Given the opportunity, most brands would prefer to be ranked one of the top nine brands in their market ahead of being number 10, right?
Research from the Kellogg School of Management at Northwestern University in the US has found that when it comes to ranked lists of brands, consumers are more likely to favour a top 10 brand ahead of a less-frequently used numeral such as nine, even when that number is smaller.
The research was recently conducted by Kellogg School professor Kent Grayson, along with and Matthew Isaac from Seattle University and Aaron Brough from Utah State University.
As Grayson explains on Kellogg Insight, the researchers were interested in understanding how consumers interpret the use of ranked lists by marketers.
The researchers conducted six experiments that asked consumers to respond to advertising claims such as ‘top 10’ and ‘top 100’, compared to less-commonly used claims such as ‘top nine’.
The consumers who participated in the studies all showed a preference for a select set of numbers that are used frequently to describe products, including 10, 20, 25, 50 and 100.
And the preference was so strong that consumers would favour one of these numbers ahead of more specific claims, meaning consumers would prefer to select a brand that is described as a ‘top 10’ even if the other option was ‘top 9’.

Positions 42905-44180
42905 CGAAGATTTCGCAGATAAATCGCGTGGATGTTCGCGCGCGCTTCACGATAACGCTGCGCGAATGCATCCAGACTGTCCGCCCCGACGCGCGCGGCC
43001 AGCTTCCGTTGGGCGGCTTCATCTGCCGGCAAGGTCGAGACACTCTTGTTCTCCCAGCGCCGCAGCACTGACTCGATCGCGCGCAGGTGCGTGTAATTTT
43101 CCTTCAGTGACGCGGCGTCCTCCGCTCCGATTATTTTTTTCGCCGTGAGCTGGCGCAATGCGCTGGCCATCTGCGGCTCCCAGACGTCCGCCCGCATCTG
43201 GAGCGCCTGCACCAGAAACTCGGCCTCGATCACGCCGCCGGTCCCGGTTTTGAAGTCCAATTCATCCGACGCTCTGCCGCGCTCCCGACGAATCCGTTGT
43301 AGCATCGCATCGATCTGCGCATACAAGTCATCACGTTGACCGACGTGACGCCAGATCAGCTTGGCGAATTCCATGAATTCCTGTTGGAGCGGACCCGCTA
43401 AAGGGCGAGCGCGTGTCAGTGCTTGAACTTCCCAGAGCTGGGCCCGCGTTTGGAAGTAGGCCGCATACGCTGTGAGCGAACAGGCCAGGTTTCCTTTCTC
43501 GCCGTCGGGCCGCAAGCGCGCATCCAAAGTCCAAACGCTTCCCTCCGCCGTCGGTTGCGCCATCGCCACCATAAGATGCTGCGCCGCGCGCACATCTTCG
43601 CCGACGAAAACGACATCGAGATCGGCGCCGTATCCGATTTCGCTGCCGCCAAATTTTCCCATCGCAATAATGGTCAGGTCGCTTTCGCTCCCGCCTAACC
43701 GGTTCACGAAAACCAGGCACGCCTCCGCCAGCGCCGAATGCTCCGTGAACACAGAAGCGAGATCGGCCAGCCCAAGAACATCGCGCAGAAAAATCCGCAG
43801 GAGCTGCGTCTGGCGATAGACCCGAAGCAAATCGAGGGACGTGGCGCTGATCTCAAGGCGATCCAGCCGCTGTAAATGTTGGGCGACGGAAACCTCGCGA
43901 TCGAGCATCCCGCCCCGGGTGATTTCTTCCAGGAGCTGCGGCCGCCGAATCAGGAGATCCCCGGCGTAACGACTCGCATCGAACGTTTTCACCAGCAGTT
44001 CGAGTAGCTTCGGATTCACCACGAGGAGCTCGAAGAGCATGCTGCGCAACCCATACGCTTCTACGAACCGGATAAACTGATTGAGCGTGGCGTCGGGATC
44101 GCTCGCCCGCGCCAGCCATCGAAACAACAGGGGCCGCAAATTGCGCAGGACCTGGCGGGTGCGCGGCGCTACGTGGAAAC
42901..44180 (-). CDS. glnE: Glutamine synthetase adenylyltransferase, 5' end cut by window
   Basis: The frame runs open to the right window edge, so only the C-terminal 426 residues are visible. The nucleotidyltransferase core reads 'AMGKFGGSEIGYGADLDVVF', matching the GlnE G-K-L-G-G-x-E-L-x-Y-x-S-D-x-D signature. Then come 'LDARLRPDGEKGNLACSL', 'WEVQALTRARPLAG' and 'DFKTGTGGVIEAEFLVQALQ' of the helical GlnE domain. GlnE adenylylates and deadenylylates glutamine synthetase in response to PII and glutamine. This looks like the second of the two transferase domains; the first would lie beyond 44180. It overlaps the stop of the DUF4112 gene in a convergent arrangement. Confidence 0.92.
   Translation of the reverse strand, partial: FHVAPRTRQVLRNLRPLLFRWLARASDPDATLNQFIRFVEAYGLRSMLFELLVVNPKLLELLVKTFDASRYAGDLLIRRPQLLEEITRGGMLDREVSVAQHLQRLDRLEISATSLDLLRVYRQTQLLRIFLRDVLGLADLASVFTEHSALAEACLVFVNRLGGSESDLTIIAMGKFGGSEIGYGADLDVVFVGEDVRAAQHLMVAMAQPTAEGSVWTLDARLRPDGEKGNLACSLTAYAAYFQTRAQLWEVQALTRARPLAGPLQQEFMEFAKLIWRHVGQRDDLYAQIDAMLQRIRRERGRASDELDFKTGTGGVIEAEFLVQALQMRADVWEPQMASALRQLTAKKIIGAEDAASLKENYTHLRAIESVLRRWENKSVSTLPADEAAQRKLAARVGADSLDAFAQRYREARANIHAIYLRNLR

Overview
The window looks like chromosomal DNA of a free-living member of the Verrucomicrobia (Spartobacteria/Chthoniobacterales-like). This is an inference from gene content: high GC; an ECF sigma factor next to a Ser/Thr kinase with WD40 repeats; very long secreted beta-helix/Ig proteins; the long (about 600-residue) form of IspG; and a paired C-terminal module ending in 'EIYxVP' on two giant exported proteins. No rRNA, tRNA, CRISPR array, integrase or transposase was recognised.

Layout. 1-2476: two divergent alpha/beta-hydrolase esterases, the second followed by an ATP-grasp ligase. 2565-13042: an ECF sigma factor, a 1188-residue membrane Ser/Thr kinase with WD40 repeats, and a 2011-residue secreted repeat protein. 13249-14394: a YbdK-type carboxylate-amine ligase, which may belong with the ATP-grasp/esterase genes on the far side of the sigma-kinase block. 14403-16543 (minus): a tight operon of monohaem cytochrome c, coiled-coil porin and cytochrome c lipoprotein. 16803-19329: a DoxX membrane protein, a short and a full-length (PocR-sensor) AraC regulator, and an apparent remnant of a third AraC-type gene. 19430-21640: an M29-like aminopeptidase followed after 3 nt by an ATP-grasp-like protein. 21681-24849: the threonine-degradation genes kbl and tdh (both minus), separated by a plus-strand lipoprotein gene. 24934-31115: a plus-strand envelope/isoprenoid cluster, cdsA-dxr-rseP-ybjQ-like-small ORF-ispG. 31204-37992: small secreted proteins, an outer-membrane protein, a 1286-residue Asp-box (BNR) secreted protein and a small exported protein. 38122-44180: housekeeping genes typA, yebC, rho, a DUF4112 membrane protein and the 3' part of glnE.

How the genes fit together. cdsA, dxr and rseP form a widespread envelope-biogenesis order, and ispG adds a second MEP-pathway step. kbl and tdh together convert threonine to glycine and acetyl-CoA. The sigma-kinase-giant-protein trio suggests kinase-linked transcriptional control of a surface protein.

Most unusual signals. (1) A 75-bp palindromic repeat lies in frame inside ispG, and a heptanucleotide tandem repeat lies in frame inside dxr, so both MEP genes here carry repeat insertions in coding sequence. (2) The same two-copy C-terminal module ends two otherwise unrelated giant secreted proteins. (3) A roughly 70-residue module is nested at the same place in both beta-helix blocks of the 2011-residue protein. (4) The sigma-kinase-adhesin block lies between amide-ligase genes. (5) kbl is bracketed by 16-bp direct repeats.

The researchers described this as the “comfort tier” effect, with consumers so comfortable with frequently used numbers they don’t “analyse them unless prompted to do so”.
In contrast, selecting a less common rank, such as seven or eight, would give the consumer reason to pause and think.
However, the researchers did find that a number of factors can change consumer preferences – namely if a purchaser is under a time constraint to make a choice and if they have been given a reason to question the actual rank of the brand in the list.
The researchers found expectations are also important, with one of the six experiments showing that if consumers were told to expect a certain number of hotels in a list, say 101 hotels, they were more wary of a hotel claiming it was in the ‘top 100’ instead of the ‘top 101’.
“It’s not really about round numbers,” Grayson said.
“It’s about norms, and it’s about what people are comfortable with.”